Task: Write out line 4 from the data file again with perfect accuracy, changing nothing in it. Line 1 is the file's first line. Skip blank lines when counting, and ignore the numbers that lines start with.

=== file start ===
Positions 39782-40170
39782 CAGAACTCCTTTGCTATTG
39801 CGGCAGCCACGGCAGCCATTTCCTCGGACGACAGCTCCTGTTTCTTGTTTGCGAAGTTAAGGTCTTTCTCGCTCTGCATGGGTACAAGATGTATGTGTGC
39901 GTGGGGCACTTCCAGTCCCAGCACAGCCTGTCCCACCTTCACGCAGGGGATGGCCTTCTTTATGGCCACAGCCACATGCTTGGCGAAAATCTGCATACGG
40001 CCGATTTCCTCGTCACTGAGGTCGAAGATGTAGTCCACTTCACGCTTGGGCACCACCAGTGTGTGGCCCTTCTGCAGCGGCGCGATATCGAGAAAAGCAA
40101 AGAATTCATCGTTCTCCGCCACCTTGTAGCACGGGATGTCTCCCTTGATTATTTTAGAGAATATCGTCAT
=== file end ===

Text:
39901 GTGGGGCACTTCCAGTCCCAGCACAGCCTGTCCCACCTTCACGCAGGGGATGGCCTTCTTTATGGCCACAGCCACATGCTTGGCGAAAATCTGCATACGG